A celebrant should be a preferred supplier, similar to other wedding professionals. Why is it that although some venues do have celebrants on their preferred supplier list that they are not more actively promoted by the venues? The answer is because venues are rarely asked by their clients about celebrants. Couples often have never heard of them!
Other suppliers are actively recommended because not only are they are considered the best in their field of expertise, but couples know they need a photographer, florist, cake maker etc. and venues know that a good recommendation and regular supplier will add value to the day as a whole.
Venues should be mindful of the shortfall of knowledge on what celebrants offer and make couples aware of the excellent bespoke service they can provide. How difficult is it to say at a showround: “Have you booked your celebrant or registrar for your ceremony?” (which could prompt the question “what is a celebrant?”) or “have you considered a more personalised wedding ceremony?”
Covid aside, registration services have always been limited when it comes to flexibility on timings. Couples are not only assigned an officiant, who I may add, they have never met, but often a time slot. With, guess what, no choice at all. Yes, possibly an overused word in this article but one that is so relevant and scarce when it comes to wedding ceremonies.
Because of their hefty workload and backlog, which is worse than ever obviously at the moment, registrars are often unavailable on a couple’s chosen day, have limited time as well as being a total stranger. In this day and age, surely you should be able to choose who officiates at one of the most important milestone events in your life?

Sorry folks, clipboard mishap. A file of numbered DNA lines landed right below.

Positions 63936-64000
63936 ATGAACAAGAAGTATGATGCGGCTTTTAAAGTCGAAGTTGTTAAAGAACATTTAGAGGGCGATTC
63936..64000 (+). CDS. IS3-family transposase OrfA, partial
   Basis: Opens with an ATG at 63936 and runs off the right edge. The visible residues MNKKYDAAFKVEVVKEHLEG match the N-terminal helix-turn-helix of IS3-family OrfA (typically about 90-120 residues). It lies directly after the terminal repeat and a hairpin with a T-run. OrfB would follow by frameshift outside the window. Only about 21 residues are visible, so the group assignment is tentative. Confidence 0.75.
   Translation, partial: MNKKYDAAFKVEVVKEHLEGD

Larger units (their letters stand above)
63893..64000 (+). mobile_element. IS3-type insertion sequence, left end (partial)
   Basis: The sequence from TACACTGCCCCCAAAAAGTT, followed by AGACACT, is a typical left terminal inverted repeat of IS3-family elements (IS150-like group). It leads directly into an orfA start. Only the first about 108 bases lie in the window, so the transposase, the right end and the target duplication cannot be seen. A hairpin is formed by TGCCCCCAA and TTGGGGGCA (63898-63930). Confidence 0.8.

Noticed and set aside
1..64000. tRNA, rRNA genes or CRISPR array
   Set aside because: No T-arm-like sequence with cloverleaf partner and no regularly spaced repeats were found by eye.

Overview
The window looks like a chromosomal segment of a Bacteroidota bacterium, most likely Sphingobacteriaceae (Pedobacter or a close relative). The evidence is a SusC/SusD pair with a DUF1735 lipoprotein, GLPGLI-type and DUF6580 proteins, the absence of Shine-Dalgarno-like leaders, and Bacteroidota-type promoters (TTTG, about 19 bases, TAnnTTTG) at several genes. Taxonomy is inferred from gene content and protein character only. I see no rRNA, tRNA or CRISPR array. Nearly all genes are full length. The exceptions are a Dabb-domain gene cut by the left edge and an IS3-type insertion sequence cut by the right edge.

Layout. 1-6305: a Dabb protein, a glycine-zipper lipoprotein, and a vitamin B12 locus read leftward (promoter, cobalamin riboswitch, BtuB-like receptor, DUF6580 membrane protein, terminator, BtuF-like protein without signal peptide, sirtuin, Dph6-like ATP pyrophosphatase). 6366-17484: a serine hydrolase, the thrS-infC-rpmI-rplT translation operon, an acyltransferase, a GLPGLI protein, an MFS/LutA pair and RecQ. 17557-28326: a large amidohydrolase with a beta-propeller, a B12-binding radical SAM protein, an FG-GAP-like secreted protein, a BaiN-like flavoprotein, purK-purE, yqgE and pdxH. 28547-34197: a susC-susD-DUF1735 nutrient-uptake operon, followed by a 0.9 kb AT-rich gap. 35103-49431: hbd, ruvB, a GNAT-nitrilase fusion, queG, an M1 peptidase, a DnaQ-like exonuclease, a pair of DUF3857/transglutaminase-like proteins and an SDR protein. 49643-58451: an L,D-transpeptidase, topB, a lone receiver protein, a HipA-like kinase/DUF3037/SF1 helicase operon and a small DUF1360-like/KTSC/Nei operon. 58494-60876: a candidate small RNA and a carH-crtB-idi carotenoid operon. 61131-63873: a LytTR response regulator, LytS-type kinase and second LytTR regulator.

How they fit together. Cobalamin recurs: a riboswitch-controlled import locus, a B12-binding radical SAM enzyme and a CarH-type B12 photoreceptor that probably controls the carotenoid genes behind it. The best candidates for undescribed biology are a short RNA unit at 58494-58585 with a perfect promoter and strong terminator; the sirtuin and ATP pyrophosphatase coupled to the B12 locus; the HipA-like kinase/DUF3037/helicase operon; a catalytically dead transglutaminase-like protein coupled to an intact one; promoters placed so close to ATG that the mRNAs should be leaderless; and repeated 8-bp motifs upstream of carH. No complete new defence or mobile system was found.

Wedding celebrants on the other hand normally officiate only one ceremony per day. This means the couple have complete flexibility with their timings – there is no rushing. Their day and schedule is their own, making the entire process more relaxed.
There is also flexibility when it comes to beliefs. And it is relevant here to point out that there is actually a difference between humanist and independent celebrant-led ceremonies.
A humanist ceremony is non-religious so will not feature any religious or spiritual content, but an independent celebrant will completely tailor the ceremony to the couples’ exact requirements, whatever belief, no belief, mixed faith or spirituality as well as cultural traditions. An example would be possibly if the client wanted to sing a hymn or include a religious reading – there can be no religious content either in a registrar-led ceremony.
Time and time again I have been told by wedding planners and wedding venue co-ordinators that celebrant-led ceremonies are the best. Most of them can recite an entire ceremony script as they have heard the registrar-led script so many times.
Venue owners, videographers and photographers all say the same. Even married couples who have attended one of my ceremonies, or who have been made aware of what can be achieved, say that if they were to do it again, they would definitely choose to have a truly personalised ceremony led by a celebrant.
Millennials and the generations that are following are no longer a pleasing or accepting society. They want to express themselves their way.
Venues are missing a trick here. What are you waiting for? Is it because you’ve paid for your licenses? You can still use them but you should be informing, educating and promoting the alternative to your clients. They’ll thank you for it and in turn the inclusion of a remarkable and bespoke ceremony will add value to your offering.
Everyone loves a celebrant-led ceremony. Come on venues, stick your necks out – don’t settle for the ordinary, start making the ceremonies held at your venue the extraordinary!
ABOUT THE AUTHOR
Frances Cave is the founder of Fanfare Ceremonies. An experienced celebrant, she has presented ceremonies in many of the west country’s most prestigious venues as well as beautiful gardens and farms across the UK. www.fanfareceremonies.co.uk